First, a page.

Post-mortem Care?
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Post-mortem Care?

This is a discussion on Post-mortem Care? within the Tropical Fish Diseases forums, part of the Freshwater Fish and Aquariums category; --> I've got a 10 gallon tank. I don't have tests for nitrates and nitrites, but I'm using API ammonia tests and they're coming out ...

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Old 01-19-2010, 09:27 AM   #1
 
Eolith's Avatar
 
Post-mortem Care?

I've got a 10 gallon tank. I don't have tests for nitrates and nitrites, but I'm using API ammonia tests and they're coming out 0 (I'm going to invest in the other tests very soon). It's a freshwater setup that has been running for about 2 months. There are currently 2 Julii corys and 3 Otocinclus in it. The water is currently about 77 degrees F. There is one Java fern in the tank that appears to be thriving. I'm using a Whisper filter rated for a 10g tank. The tank does not receive natural sunlight, the artificial lights are on for about 8-9 hrs a day. I use a vacuum to clean the tank once weekly, usually 2-3 gallons at a time. I changed out one gallon yesterday and had changed two gallons just a few days prior. The corys get a sinking pellet every other day, and the otos get a slice of blanched zucchini every other day. I have not noticed any abnormal behavior or physical abnormalities in my fish, which makes this all the more upsetting. Beyond changing out a gallon last night, I have not done any other treatment.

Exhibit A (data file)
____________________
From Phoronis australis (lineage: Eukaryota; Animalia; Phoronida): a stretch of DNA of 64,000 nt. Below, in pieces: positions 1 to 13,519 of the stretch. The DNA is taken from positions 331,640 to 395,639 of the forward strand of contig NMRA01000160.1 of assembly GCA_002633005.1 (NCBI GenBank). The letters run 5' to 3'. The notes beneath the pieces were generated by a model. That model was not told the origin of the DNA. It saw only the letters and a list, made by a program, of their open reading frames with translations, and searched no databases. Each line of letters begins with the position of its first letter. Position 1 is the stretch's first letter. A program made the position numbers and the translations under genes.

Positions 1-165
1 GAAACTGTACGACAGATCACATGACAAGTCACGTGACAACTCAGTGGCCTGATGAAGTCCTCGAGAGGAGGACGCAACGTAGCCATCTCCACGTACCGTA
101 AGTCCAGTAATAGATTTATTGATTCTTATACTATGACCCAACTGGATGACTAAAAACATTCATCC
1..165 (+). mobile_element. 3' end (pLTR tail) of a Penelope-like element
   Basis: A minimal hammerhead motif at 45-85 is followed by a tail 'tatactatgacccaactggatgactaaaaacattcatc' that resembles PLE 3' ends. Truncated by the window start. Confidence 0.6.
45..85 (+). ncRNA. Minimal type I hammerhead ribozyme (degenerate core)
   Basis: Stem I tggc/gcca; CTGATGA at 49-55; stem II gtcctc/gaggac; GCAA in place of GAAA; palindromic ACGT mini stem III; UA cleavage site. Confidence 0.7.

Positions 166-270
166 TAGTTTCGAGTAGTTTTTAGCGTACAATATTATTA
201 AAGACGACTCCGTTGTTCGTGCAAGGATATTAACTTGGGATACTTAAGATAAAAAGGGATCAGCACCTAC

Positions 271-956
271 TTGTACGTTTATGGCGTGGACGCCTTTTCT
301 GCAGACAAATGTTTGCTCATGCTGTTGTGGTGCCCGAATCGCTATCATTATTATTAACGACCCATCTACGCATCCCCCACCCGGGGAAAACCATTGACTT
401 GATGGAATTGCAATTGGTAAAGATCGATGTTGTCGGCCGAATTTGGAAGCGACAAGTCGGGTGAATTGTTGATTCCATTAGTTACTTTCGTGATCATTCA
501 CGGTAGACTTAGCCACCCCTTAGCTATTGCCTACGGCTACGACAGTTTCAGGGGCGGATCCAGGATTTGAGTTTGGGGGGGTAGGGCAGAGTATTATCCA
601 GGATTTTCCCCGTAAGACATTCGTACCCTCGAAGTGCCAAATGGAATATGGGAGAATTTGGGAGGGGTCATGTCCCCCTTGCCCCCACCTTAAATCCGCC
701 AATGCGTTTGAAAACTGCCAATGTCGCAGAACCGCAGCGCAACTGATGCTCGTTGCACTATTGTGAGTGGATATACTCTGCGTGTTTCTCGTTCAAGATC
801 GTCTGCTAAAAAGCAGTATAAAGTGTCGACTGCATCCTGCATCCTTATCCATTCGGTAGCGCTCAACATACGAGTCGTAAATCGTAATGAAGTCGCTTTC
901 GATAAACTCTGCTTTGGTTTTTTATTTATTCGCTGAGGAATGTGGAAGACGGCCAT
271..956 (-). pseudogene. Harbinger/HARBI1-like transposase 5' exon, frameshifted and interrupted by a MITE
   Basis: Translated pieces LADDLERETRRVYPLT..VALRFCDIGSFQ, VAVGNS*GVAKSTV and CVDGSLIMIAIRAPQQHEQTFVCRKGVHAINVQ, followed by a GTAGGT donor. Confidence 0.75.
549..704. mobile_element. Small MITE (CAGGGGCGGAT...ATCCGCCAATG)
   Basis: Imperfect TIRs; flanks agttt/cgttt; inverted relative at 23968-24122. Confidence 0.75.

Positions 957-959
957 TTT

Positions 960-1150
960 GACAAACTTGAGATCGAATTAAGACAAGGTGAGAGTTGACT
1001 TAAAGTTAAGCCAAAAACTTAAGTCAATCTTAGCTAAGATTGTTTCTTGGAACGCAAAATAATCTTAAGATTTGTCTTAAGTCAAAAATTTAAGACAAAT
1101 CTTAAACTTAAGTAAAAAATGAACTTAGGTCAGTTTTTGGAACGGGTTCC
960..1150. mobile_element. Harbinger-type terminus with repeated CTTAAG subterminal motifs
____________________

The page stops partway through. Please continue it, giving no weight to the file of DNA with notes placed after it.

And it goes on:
I changed out two gallons of my tank water and left the fish for the weekend after feeding them. When I got back, one of the corys was dead with absolutely no sign of what had happened. There was no sign of sickness prior to my leaving. All of the other fish seem pretty normal so far. My question is, should I be doing anything special to try to prevent another death? How long should I wait before I add any other fish? I know that the corys do better with more buddies, so eventually I would like to get them two more fellows. One thing that I have noticed is that there is some sort of white stuff developing on the sides of my tank. I scrub it off with an algae sponge when I see it, but there seems to be more of it since I left this weekend.
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Old 01-19-2010, 10:03 AM   #2
 
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Cories are very sensitive to nitrites and nitrates. I would get those test kits and test the water. The API Liquid Test Kit is the most recommended around here and also what I use. If they are too high, it could have easily caused the cory death.
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